Priestly Vestments

All priests of Talona wear gray and green robes with ragged sleeves. These are washed but never repaired and in time become faded rags. Out of pride, most priests continue to wear their old, worn-out vestments until they are nearly naked. Old and high-ranking priests tend to have ritual scars and tattoos all over their bodies, and some even sport many body-piercings so that their torsos are studded with small rings linked with fine chains. Female clergy and laity alike often wear earrings and elbow-dangles of black metal wrought in the shape of talons.

If embarking on a possibly dangerous adventure or preparing to go into battle, Talontar favor black-and-purple armor adorned with spurs, horns, and spikes. They wear any armor in a pinch and prefer to wear as much armor as possible. Priests of Talona often carry the special ceremonial poison daggers of the faith. They have no compunction against using them in combat. Anyone other than a Talontar caught with such an item attracts the unwanted attentions of Talona to his or her health as well as her church’s wrath.


The church of Talona observes thrice-daily prayers to the goddess (morning, highsun, and evening, though the timing of such rituals need not be precise), and daernuth (holy festivals) every 12 days. Festivals are events open to nondevotees, where such visitors are encouraged to pray and give offerings to Talona to spare themselves or loved ones from death, disease, wasting diseases, and the like. At such day-long celebrations, priests of Talona are always careful to show lepers and other victims of disfiguring diseases being cured by priestly magic before everyone and also to demonstrate their immunity to contracting disease by touching disease-carrying or filthy objects to the stillbloody ritual wounds of a Talontar (inflicted as during a private cicatrization ceremony). A long symphony of rolling drums, deep-voiced chanting, and glaur, shawm, and zulkoon music proclaims the power and veneration of Talona throughout the day, and minor priests busily sell poisons (for eliminating vermin, of course), antidotes, and medicines throughout the day, assisted by senior clergy who diagnose conditions (usually with great accuracy) and prescribe treatments in return for stiff fees.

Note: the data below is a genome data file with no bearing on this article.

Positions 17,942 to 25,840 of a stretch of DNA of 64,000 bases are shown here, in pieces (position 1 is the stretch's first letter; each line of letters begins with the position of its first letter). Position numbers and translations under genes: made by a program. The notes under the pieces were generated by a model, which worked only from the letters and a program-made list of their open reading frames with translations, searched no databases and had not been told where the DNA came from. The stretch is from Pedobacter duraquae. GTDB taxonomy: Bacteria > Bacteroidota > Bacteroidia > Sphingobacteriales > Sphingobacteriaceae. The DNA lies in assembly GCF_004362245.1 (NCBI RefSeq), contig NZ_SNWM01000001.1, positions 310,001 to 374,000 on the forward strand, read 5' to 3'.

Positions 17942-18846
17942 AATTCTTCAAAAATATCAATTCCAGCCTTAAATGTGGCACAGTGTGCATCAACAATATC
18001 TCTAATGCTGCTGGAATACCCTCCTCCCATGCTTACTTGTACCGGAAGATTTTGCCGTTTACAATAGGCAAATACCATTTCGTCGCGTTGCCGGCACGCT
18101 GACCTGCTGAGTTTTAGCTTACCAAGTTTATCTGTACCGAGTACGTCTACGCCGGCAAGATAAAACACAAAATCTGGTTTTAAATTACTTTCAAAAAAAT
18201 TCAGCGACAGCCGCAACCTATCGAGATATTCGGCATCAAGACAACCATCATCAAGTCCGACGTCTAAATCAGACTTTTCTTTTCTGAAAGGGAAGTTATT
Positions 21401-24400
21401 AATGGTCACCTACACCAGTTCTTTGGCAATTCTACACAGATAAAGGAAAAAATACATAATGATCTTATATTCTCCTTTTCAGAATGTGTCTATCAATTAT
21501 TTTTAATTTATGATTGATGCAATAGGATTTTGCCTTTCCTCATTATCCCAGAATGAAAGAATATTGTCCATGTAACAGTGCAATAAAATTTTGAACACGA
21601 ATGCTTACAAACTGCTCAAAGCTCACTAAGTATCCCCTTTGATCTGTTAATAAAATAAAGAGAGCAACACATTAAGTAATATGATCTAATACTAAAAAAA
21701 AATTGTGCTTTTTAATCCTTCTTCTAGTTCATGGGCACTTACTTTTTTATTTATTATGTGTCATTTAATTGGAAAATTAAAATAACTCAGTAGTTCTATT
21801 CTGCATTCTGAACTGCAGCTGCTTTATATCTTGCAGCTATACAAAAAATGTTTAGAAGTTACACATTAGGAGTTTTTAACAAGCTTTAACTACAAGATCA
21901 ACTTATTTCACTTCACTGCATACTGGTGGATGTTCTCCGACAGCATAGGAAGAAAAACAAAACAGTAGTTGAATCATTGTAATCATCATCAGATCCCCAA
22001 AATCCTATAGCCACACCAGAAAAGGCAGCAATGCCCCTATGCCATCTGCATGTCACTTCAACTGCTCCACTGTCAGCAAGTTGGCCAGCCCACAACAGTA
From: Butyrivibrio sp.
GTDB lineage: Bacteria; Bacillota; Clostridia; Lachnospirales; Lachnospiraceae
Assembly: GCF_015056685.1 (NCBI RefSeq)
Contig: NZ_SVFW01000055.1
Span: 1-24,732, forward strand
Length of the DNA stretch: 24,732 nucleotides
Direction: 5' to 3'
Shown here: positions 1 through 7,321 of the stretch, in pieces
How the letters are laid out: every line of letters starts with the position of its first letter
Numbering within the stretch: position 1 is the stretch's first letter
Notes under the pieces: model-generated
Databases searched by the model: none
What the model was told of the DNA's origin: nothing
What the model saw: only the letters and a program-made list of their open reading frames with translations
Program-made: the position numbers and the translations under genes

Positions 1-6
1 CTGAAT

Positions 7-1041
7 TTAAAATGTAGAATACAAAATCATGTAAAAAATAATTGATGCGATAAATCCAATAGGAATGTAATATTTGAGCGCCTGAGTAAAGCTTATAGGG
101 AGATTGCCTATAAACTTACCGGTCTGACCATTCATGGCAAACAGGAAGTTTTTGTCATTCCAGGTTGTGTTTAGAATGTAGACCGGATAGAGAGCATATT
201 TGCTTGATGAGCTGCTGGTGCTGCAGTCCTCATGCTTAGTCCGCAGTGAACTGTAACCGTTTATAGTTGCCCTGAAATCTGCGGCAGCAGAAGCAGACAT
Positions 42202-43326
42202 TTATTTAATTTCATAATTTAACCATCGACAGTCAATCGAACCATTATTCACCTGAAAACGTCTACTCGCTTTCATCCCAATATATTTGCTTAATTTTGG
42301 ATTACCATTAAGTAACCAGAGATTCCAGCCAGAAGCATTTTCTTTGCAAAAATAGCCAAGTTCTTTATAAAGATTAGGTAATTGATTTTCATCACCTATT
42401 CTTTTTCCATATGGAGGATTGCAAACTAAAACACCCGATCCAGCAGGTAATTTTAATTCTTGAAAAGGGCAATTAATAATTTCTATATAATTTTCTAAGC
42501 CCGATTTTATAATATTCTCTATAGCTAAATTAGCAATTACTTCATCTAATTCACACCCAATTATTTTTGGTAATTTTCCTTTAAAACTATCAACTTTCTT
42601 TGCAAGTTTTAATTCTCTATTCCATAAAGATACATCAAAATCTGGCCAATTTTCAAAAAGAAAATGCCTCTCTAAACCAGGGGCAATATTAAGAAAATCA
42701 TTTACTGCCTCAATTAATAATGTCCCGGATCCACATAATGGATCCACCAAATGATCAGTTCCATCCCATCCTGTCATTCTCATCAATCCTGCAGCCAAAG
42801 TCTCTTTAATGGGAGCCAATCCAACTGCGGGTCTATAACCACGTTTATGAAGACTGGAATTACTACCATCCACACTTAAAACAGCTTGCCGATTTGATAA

Annually at the daernuth falling closet to Higharvestide, initiates of the faith are formally inducted into the priesthood. This ascension is marked by horrifying private ceremonies involving ritual scarring and sacred tattoos.

While he lived, Talona served Bhaal along with Loviatar, though Loviatar and Talona and are fierce rivals. Talona openly delights in any setbacks Loviatar experiences, and sometimes even aids good adventurers if she thinks they will damage Loviatar’s reputation. Talona has recently cultivated an alliance with Shar.

  • deities/talona.txt
  • Last modified: 2019/12/07 11:17
  • by eredruie